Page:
Community Research and Development Information Service - CORDIS

Periodic Report Summary 1 - BIOEPIC SLOPE (Use of BioEngineered Plant-Integrated Cover (BioEPIC) to Enhance Slope Performance)

BioEPIC Slope is a 4-year project funded by Marie Curie Actions CIG that assists the fellow (Dr Anthony Leung) to integrate his research career development in Europe by working with the host institute, the University of Dundee, UK, to explore important, yet unrevealed, aspects of soil bioengineering techniques for slope stabilisation. The project focuses on the hydrological effects of vegetation on soil hydrology and stability, an aspect that has received only limited attention when compared to mechanical effects of root reinforcement.

During the reporting period, the fellow, with the mentoring, administrative and technical support from the host institute, has successfully accomplished Task A of the project (Characterisation of soil-water-plant interaction) on time, following the plan stated in the proposal. Some key findings that have been published/ submitted to high-impact journals and disseminated in scientific conferences are highlighted below:

1. We found a significant linear correlation between transpiration-induced soil suction and soil penetration resistance for ten selected plant species (grass and shrub) widespread in Europe
2. We discovered a new plant trait, root:shoot ratio, that showed very significant correlations with hydrological reinforcement to soil. This highlights the importance of considering the combined effects of the above- and below ground organs on the use of plants for soil stabilisation.
3. Our data shows that the commonly-quoted negative power law was not always applicable to describe a root strength-root diameter relationship. Indiscriminate use of the model could overestimate root strength, especially in the range of very small diameter roots.
4. A new laboratory testing method has been developed to measure the effects of plant roots on water retention and hydraulic conductivity of rooted soil, without the need to quantify plant evapotranspiration (ET) during a test (a key limitation of existing methods for assessing plant effects on soil properties).
5. We discovered that plant roots could induce substantial changes in water retention capability and hydraulic conductivity of soil. A new theoretical model that can capture the root-induced change in soil properties has been developed and verified through field and laboratory datasets.
6. We derived a new slope stability calculation method that can take in to account not only the mechanical root reinforcement, plant evapotranspiration but also root-induced changes in soil properties discovered. Among these effects, root-induced changes in soil properties play the most significant role in rainfall-induced slope stability, whereas the effects of plant transpiration are minimal during rainfall.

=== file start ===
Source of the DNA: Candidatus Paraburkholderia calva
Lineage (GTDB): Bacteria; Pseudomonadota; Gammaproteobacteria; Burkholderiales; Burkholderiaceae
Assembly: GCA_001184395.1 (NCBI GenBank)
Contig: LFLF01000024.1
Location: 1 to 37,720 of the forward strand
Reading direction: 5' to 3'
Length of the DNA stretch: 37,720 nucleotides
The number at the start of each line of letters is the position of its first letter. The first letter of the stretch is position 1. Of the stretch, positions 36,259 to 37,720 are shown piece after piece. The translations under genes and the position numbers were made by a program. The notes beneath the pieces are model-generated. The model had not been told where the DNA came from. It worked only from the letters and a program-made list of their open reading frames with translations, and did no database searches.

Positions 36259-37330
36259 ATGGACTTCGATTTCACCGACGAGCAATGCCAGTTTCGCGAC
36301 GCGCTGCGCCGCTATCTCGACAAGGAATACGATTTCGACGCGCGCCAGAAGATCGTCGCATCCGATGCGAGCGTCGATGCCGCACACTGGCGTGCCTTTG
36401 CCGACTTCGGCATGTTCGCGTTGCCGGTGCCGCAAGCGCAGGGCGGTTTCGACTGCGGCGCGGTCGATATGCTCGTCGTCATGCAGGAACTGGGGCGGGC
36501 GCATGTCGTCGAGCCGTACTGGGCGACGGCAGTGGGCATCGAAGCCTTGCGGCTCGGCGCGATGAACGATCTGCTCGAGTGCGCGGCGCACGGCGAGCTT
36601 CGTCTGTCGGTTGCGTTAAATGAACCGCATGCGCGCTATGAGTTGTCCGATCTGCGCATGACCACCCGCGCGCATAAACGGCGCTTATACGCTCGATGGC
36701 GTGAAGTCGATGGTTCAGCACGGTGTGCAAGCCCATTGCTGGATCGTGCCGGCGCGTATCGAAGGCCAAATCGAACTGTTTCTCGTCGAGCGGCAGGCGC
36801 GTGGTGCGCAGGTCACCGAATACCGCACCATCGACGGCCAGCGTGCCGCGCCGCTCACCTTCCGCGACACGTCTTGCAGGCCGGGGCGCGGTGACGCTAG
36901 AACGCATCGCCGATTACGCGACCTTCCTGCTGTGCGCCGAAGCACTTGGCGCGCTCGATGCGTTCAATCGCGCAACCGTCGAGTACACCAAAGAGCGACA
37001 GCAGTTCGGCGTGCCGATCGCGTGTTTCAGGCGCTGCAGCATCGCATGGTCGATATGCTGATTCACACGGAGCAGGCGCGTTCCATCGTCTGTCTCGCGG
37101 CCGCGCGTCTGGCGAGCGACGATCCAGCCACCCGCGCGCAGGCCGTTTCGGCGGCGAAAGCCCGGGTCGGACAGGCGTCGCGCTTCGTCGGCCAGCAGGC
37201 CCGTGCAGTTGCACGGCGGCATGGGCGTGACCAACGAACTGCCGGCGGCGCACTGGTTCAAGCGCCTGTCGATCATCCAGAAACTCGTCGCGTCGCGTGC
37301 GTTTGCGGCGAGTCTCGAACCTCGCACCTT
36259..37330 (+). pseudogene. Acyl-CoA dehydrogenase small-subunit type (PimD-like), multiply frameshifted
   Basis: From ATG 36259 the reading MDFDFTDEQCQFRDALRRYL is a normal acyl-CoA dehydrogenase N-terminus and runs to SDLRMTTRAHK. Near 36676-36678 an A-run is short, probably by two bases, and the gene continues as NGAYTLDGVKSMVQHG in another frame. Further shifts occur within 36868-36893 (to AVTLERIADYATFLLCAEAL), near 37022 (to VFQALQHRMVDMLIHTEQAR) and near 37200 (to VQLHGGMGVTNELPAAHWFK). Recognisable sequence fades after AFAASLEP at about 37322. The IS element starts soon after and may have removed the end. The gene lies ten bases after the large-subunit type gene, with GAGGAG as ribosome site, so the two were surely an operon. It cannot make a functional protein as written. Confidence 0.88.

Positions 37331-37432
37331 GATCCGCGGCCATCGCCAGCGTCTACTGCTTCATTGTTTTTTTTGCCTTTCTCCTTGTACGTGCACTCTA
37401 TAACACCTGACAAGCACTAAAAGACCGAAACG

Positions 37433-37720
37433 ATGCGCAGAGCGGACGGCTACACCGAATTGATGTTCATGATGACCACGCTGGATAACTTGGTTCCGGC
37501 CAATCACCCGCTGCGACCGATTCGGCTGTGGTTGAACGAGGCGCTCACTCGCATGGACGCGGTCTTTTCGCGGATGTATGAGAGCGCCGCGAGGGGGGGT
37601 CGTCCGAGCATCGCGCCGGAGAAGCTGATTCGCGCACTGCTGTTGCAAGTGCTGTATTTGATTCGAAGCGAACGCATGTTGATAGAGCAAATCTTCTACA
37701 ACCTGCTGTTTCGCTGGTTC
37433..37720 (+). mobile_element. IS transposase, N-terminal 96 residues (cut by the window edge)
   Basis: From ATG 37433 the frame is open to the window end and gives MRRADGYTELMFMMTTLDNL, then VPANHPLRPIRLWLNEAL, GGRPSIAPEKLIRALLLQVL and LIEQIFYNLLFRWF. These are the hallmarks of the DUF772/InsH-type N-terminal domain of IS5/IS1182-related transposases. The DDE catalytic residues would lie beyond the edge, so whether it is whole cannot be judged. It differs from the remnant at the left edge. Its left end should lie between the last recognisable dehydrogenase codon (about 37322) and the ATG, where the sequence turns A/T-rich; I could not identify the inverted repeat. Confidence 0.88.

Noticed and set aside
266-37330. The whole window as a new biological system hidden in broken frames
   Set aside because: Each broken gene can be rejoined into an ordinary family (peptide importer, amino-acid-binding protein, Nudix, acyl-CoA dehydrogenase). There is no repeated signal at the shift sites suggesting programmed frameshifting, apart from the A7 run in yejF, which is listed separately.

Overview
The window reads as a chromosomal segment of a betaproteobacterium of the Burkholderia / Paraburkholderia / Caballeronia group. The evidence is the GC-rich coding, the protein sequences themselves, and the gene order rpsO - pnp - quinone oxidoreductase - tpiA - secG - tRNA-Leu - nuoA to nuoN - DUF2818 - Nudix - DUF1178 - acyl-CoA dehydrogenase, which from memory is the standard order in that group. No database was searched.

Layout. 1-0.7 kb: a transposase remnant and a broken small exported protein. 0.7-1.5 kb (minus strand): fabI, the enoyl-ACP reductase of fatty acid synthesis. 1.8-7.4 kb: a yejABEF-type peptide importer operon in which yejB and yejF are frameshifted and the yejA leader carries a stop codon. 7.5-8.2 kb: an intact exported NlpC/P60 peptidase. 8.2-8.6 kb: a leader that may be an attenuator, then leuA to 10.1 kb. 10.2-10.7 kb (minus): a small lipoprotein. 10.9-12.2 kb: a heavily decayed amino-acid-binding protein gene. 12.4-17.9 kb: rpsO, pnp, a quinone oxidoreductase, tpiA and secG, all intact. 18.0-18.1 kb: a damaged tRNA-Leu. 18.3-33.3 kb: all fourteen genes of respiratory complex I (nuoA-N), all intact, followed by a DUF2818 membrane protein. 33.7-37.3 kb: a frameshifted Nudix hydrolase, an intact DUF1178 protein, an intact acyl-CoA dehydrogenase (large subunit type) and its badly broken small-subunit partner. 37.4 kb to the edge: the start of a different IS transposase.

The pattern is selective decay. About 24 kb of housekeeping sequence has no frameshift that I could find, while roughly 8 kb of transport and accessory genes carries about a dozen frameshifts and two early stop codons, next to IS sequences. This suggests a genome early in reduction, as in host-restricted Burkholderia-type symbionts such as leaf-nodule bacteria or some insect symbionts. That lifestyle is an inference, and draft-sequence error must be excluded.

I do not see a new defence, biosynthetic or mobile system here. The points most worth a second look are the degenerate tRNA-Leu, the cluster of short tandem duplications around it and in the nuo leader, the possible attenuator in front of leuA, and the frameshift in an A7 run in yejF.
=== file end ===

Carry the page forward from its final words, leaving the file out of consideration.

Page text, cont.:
The track record that the fellow has built up through the CIG has made him successfully first promoted to Lecturer (permanent) in October 2015, and then subsequently to Senior Lecturer in October 2016. The fellow has built his own research team that comprises of 2 post-doctoral researchers, 2 PhD students and 2 MSc students (by research), through successful grant applications (e.g., EPSRC, UK). His research excellence has been recognised within and beyond the Europe, through a number of prominent roles he is currently taking on (e.g., Secretary of the Scottish Universities Geotechnical Network (SUGN), Editorial Board Member of top geotechnical journals, Canadian Geotechnical Journal and the Institution of Civil Engineers Geotechnical Engineering (ICE-GE) Journal, Editor (European) of the Bulletin of the Int. Soc. of Soil Mech. and Geotech. Engng (ISSMGE); Technical Secretary of the 7th Int. Conf. Unsat. Soils, Hong Kong, 2018; co-organiser of the mini-symposium “Thermal-hydro-mechanics of porous media” in the Int. Conf. of Porous Media 2017.

The fellow is expanding his research profile by actively collaborating with (i) academics nationally within and outside the host institute and also internationally; and (ii) industrial partners (National Rails and Highways England) who are interested in applying BioEPIC (Bioengineered plant-integrated cover) to increase the engineering and natural resilience of their assets of civil infrastructure.

Reported by

United Kingdom


Life Sciences
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